When I thought about “Esthesia” as a contrast to my previous work, I realized a human physicality is present within an image of a textural object through the implied sense of touch; and also a sense of denial: you can’t actually touch, because it is a two dimensional photograph. To me this is a driving factor in the emotion. I’m experiencing the tactile humanness of texture visually and associating it emotionally with a physical participation that I have had, could have, or might have, which is another sort of “hall of mirrors.”
Esthesia, which prompts you to consider your capacity for sensation and feeling, is akin to synesthesia. Synesthesia is when one sense of your body is produced by the stimulation of another sense. I once dated someone with synesthesia who would see color based off of the way he was feeling or the way something sounded. Sometimes he would tell me my voice made him feel and see purple and gold. Similarly, it is common for people to touch a smooth texture, like a worry stone, and feel comforted, or to rub up accidentally against a rough surface, like stucco, and cringe or feel on edge.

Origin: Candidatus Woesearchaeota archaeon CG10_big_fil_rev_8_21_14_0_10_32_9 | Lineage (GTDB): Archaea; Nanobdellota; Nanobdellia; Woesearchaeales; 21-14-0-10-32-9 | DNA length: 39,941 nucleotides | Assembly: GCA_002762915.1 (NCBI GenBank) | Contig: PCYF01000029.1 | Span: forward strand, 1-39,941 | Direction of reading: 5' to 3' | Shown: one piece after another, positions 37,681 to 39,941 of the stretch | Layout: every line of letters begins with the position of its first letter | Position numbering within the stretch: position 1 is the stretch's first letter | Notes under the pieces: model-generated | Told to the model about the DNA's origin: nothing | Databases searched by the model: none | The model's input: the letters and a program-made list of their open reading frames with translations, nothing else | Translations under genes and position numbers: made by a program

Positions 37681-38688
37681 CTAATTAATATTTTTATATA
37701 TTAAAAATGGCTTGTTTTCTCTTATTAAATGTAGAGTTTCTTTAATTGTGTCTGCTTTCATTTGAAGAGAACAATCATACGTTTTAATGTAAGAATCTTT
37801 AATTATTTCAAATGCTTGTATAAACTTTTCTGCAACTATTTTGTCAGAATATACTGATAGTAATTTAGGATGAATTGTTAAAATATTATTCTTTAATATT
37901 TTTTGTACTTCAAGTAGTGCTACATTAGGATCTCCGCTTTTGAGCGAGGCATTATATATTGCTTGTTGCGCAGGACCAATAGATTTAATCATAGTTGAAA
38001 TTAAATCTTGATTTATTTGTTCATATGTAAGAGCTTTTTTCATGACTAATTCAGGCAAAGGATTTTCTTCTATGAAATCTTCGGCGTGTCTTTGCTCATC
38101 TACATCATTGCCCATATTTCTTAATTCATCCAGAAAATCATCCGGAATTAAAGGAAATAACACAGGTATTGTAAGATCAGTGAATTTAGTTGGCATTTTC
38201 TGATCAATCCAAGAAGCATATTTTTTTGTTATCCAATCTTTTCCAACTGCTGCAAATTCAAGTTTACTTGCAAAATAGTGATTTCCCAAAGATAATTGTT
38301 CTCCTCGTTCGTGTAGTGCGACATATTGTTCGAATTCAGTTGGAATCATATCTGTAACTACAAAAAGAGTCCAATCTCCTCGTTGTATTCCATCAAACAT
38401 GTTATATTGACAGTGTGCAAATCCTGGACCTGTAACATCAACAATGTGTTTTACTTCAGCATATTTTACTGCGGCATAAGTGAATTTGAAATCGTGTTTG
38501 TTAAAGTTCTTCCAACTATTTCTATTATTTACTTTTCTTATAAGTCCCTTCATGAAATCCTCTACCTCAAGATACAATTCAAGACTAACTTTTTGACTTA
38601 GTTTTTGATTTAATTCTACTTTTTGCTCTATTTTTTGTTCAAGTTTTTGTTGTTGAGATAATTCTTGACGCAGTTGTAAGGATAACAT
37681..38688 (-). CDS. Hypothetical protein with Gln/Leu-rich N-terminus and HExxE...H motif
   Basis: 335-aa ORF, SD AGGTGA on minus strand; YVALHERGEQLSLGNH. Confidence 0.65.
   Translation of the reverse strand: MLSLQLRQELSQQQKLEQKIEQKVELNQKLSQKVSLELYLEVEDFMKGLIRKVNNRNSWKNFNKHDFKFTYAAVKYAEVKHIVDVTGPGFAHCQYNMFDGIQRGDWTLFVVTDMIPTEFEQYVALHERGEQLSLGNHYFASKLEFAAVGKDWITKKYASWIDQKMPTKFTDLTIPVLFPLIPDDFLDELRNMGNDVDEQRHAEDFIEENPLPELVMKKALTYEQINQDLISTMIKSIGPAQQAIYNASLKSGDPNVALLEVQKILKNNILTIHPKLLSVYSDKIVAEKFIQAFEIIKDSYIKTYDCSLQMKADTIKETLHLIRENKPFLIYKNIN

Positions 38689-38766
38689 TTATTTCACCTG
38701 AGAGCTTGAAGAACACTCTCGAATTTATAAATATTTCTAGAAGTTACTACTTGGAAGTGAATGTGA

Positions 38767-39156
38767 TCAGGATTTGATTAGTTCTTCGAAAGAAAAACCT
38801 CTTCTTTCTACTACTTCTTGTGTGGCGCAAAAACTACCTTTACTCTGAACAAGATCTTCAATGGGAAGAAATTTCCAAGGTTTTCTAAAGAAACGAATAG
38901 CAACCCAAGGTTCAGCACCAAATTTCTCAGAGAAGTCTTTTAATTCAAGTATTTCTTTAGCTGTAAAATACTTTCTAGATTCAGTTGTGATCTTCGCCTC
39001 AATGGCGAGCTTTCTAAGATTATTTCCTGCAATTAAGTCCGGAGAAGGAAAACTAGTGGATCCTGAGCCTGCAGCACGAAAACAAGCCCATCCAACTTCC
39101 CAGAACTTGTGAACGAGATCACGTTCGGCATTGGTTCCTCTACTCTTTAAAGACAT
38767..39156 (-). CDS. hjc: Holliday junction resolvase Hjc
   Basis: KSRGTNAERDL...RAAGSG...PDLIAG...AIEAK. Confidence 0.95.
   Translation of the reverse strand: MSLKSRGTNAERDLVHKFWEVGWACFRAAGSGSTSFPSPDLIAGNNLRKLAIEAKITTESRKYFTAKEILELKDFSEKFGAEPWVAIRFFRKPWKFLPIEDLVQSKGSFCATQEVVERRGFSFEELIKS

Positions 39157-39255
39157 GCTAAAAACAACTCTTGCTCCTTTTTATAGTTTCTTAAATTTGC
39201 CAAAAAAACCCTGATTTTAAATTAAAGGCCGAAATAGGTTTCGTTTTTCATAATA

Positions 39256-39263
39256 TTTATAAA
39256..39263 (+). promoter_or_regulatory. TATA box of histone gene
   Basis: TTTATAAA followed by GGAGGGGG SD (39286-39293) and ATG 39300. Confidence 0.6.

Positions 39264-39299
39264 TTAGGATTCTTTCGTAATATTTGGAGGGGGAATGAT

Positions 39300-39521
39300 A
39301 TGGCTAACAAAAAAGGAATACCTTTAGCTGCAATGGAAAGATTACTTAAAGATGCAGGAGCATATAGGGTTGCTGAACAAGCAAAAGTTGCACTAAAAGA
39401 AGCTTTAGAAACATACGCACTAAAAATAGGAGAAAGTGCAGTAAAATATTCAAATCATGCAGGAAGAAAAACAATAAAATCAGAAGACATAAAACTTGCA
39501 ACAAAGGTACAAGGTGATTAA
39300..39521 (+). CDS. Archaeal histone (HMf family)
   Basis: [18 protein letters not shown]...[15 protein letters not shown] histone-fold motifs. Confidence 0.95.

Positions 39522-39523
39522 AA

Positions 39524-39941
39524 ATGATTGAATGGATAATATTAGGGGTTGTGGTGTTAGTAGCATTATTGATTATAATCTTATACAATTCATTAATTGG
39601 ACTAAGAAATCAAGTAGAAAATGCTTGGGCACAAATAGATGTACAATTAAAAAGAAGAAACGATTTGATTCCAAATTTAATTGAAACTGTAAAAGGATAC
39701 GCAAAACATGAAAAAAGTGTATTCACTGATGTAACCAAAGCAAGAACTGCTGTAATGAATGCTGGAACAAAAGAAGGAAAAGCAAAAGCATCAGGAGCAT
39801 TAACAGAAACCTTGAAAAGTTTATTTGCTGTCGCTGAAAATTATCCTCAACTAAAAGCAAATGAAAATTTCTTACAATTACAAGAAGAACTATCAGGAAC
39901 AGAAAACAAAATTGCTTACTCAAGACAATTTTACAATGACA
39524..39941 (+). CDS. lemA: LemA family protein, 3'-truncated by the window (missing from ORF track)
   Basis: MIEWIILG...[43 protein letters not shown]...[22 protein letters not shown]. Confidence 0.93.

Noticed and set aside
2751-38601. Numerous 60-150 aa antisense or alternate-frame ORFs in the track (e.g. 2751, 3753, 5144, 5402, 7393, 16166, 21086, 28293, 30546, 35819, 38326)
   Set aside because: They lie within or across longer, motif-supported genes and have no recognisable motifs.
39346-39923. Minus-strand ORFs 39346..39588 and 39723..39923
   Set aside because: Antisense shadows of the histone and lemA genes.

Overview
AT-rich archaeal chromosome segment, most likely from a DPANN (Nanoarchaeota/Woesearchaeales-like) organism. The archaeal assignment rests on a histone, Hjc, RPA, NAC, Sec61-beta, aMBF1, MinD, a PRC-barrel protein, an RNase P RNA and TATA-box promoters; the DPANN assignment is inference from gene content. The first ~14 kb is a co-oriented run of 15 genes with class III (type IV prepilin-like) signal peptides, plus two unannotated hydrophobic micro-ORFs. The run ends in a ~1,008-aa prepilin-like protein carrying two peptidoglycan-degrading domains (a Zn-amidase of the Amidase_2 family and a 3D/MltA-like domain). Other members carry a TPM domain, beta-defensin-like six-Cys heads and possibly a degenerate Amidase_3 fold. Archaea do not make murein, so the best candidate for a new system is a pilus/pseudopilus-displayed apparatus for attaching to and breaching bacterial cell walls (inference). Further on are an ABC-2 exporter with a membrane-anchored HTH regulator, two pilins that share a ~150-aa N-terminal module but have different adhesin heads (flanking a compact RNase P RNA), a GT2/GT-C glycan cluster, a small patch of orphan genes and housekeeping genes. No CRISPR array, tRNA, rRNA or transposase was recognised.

For me, I cannot bite into a whole peach because the fuzzy texture of the skin on my tongue is so intense and undesirable that I cannot continue, even though I love the taste. At the other end of the spectrum, for example, I was having drinks with some friends when a dried bean pod fell from the tree above our table. Once I picked it up I couldn’t let it go. I had to feel over and over again the slick dips of the empty sockets on the inside where the beans had once been. It became mesmerizing, but also comforting.
The culmination for me of both feeling and seeing texture as sources of emotion came about for a job.